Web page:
If this definition is applied to
India's most populous city - Mumbai, at least half of the Mumbai population
of estimated 12.5 million people lives in slums
. Although newborn survival
rates in slums have increased in recent years, the nutritional status and the
impact of malnutrition on these slum children is of great concern.
Malnutrition among children in
Mumbai slums is a complex problem of poverty
, which cannot be addressed by
focusing on food security alone; trans-generational, environmental, and dietary
factors probably all play a part. The National Family Health Survey (NFHS-3:
2005-6) estimated that 47 percent of children from Mumbai slum areas were
stunted, 16 percent wasted, and 36 percent had low weight for age.
Studies on timing of growth
faltering suggested that early growth faltering was more pronounced and that
the window of opportunity within which the interventions may be effective
included pregnancy and the first 24 months.
So, Sushmita Das and her
colleagues, from the Society for Nutrition, Education and Health Action (SNEHA)
that works to improve the health of women and children in slums of Mumbai,
India, and Glyn Alcock and David Osrin from the Institute for Global Health,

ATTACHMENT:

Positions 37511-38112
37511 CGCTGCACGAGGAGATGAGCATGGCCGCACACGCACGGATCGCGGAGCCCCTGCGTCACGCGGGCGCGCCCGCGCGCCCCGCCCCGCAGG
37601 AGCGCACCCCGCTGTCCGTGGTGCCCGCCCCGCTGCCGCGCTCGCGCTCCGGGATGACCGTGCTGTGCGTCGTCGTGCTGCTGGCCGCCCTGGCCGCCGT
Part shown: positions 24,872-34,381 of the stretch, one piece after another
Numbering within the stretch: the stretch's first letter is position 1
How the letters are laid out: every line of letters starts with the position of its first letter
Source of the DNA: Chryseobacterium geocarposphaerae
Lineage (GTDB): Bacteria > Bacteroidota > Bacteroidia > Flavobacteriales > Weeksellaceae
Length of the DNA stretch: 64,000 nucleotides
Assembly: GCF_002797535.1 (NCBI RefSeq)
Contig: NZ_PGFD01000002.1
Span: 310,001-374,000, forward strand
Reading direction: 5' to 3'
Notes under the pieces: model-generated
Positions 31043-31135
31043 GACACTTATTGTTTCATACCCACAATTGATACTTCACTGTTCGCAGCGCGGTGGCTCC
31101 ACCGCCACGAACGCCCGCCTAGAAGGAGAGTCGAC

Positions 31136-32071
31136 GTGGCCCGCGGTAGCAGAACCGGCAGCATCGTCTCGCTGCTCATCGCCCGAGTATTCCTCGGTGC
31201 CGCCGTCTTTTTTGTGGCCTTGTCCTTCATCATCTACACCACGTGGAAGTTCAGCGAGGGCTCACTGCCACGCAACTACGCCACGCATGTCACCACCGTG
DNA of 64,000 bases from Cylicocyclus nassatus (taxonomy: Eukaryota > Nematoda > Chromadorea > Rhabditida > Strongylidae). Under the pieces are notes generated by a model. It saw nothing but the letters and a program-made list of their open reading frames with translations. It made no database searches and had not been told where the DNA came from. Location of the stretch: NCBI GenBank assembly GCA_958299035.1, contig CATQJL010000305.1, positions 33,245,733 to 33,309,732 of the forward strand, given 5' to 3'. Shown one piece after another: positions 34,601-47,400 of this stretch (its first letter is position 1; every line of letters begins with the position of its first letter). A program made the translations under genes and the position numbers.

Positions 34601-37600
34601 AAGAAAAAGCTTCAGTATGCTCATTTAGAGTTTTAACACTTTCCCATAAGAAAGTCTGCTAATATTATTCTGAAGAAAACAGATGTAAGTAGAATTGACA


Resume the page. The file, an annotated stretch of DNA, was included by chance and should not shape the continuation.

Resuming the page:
UCL Institute of Child Health, UK
, took up an anthropometric study to
determine the proportions of underweight, stunting, and wasting in young
children, and to examine their relationships with age.
The investigators used two linked
datasets: one based on birth weight records for 17318 infants and one based on
follow-up of 1941 children less than five years of age (functionally children
up to the age of three years).
The findings, published in the Nutrition
, were as follows -
Mean birth weight was 2736g
with 2776 g for males and 2691 g for females on an average. Low birth weight
(less than 2500 g) proportion was 22 percent
21 percent of infants had been
born with low weight for age [z] scores associated with poverty, younger
maternal age, less education, lower parity, multiple pregnancy, and preterm
delivery. [Z score is an anthropometric
value to assess the child's growth and general nutritional status by using
standardized age- and sex-specific growth reference to calculate height-for-age
Z-scores (HAZ), weight-for-age Z-scores (WAZ) etc.
Positive associations were found
- rest, food intake, and consumption of iron supplements during pregnancy, and
with uptake of antenatal care.
At follow-up, 35 percent of
young children had low weight for age, 17 percent low weight for height, and 47
percent low height for age
Downward change in weight for age
was greater in children who had been born with higher z scores.
From the above findings, the investigators
concluded that - 'Much of growth faltering was explained by faltering in
height for age, rather than by wasting. Stunting appeared to be established
early and the subsequent decline in height for age was limited'
They recommended further research
to be done on potential intervention in the first 1000 days with special focus
on nutrition and education for young girls.
Das S, Bapat U, Shah More N, Alcock G, Fernandez A, Osrin D. Nutritional status
of young children in Mumbai slums: a follow-up anthropometric study. Nutr J.